A four-year project to develop a new $425,000 dining hall at Camp Elkanah has been wrapped up.
With the building paid for, all the kitchen equipment in place and campers filling the tables for meals, Marcus Carpenter, the pastor who ran the camp for 15 years and spearheaded the building project, is stepping down this month.
Replacing Carpenter as administrator of the camp, five miles west of Starkey, is Gary Hart, who left a nearly 25-year career with Fleetwood Travel Trailers in Island City a year ago when the company downsized. He had been involved in materials management and accounting.
"I always had a dream to do ministry," said Hart, 54, a member of First Baptist Church in La Grande.
"I was out of work and was presented with the idea" of becoming the camp manager, Hart said.
"Marcus and I got together," he said. "As we talked and prayed about it, the more exciting it became for both of us."
In 1987, Carpenter left his position as pastor of Calvary Baptist Church in Cove to become the manager of the camp, operated by the Blue Mountain Association of Conservative Baptists.
The camp is well known in the Northwest for the railroad boxcars that are used for campers' cabins. The boxcars connect Elkanah to its past when it was a logging camp for the Mount Emily Lumber Co.
During Carpenter's tenure, numerous improvements have been made and he has seen use of the camp grow to 3,000 campers a year.
About 1,000 of the campers come from the 18 Conservative Baptist churches in the region, while the remaining 2,000 are from other congregations or groups that rent the facilities.
Carpenter said when he started 15 years ago there was very little for young people to do at Camp Elkanah.
All that has changed
Recreational improvements have included development of a softball field, a volleyball court, a miniature golf course, a game room and canteen, a skyline trail system, a Frisbee golf course, a challenge course, a rope swing and zip line, a toboggan hill and a slip 'n' slide.
Carpenter said improvements were needed to make the camp fun and draw more youngsters.
"If we were to develop it into a good youth camp, then we had to develop those things that were significantly different than that they (the campers) had back home," he said.
Carpenter said the rope swing and zip line have been "extremely popular" with campers from the fourth-grade on up.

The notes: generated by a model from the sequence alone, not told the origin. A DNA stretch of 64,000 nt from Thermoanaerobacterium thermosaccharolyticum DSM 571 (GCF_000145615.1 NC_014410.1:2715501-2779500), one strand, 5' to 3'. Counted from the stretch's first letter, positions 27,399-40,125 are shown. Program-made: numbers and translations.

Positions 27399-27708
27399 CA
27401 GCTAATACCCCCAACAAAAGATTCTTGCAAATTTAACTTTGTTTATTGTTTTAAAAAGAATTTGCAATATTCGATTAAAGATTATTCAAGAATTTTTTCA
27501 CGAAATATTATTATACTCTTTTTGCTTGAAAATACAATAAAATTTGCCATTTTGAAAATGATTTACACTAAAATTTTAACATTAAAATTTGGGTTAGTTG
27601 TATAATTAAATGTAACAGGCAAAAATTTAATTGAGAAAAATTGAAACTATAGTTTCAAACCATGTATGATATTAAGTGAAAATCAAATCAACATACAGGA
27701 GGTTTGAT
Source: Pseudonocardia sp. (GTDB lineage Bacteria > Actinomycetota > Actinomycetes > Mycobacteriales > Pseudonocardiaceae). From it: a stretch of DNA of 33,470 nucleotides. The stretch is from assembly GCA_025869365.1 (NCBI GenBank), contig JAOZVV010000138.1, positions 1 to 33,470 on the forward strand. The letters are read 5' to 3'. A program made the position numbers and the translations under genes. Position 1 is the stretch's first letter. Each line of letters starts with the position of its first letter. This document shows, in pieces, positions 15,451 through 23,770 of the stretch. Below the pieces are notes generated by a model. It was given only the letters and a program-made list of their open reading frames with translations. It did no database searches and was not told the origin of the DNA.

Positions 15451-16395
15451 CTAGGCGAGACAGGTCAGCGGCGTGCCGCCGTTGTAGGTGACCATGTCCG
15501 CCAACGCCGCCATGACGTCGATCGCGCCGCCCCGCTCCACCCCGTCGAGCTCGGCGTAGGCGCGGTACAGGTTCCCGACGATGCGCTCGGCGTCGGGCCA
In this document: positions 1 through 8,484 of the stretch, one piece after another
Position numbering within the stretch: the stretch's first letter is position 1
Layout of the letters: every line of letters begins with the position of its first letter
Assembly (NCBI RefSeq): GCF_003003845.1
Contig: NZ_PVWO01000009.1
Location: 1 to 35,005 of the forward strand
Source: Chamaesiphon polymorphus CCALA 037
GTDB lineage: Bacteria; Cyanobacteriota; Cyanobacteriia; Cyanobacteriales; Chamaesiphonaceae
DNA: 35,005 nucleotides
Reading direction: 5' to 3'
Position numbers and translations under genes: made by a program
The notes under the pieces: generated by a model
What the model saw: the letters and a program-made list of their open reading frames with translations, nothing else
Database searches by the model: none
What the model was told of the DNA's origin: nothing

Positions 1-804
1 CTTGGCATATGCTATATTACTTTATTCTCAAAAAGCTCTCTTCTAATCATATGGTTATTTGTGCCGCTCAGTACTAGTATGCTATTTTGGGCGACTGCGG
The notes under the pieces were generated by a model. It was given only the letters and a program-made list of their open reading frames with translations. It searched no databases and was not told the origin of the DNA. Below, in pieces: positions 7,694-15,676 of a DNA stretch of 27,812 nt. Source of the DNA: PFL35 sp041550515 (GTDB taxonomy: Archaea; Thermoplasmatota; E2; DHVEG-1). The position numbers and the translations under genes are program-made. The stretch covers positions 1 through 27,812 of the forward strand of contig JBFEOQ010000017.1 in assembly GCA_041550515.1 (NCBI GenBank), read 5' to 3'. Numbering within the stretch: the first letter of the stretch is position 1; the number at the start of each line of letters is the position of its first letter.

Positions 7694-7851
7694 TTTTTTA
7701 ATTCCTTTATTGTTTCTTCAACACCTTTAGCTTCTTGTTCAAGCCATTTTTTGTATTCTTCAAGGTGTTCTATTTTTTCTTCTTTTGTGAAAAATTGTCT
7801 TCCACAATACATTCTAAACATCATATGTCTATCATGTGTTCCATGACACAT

Another popular summertime activity is the slip 'n' slide in which campers slide down a hill on a wet surface.
"It's been amazingly popular and a big hit with kids through high school," he said.
New recreational facilities were not the only additions to Elkanah during Carpenter's tenure.
Camp program improvements have included the establishment of Bible-based themes. Each Conservative Baptist camp this past summer had a theme based on the beatitudes Â— the be-happy attitudes expressed by Jesus in the sermon on the mount.
Program directors were hired by Carpenter to lead camps, and college students were brought in as counselors. A Dream Team of high schoolers was put together to do kitchen and janitorial chores and assist the college staff with games.
Camp Elkanah's buildings have improved in many ways over the years, including remodeling of the Gale Beals Memorial Chapel and winterization of the restrooms. Two new cabins, Shiloh and Nineveh, and a shop building were constructed. Staff cabins were relocated to the side of the hill and remodeled.
But the biggest improvement has been the construction of the kitchen and dining hall which, due to volunteer assistance and the donation of skilled labor, cost about $25,000 less than what was expected.
"We have a centerpiece that is the hub of the camp," Carpenter said of the facility that opened to campers this summer.
The building not only is a place for campers to share their meals but serves as a meeting area for large groups.
Approximately 400 people were seated comfortably in the building when it was dedicated on Oct. 13.
Carpenter, 51, said he'll miss the day-to-day responsibilities as camp manager, but he doesn't plan to walk away from Elkanah entirely.
"I'll remain on the camp board, and I'll be a consultant for Gary Â— maybe into the next year," he said.
Carpenter might also lend his skills to making structural improvements to the bridge that crosses Meadow Creek into the camp.
He and his wife, Sharon, are looking forward to doing some short-term missionary projects outside of Oregon, including a stint in 2004 with the Haggai Institute.
The organization provides Bible training for Asians in Maui, Hawaii, and in Singapore. The students return to their home countries to share the Gospel of Christ and help establish churches.
Carpenter also has returned to his old church in Cove as interim minister.
Hart said his goal will be to further the work started by Carpenter.
"My buzzword will be Â‘continuous improvement,' " Hart said.
The new administrator already has his eyes on property the camp owns across Highway 244. A road has been developed on the 90 acres and Hart is looking forward to the day when a fully-contained, 40-to-50-bed lodge might be built on the hilltop.
Meanwhile, the railroad boxcars, enjoyed by the children at Camp Elkanah, are here to stay.
Hart said the boxcars are part of the mystique of the camp.
"We'll keep them for as long as possible."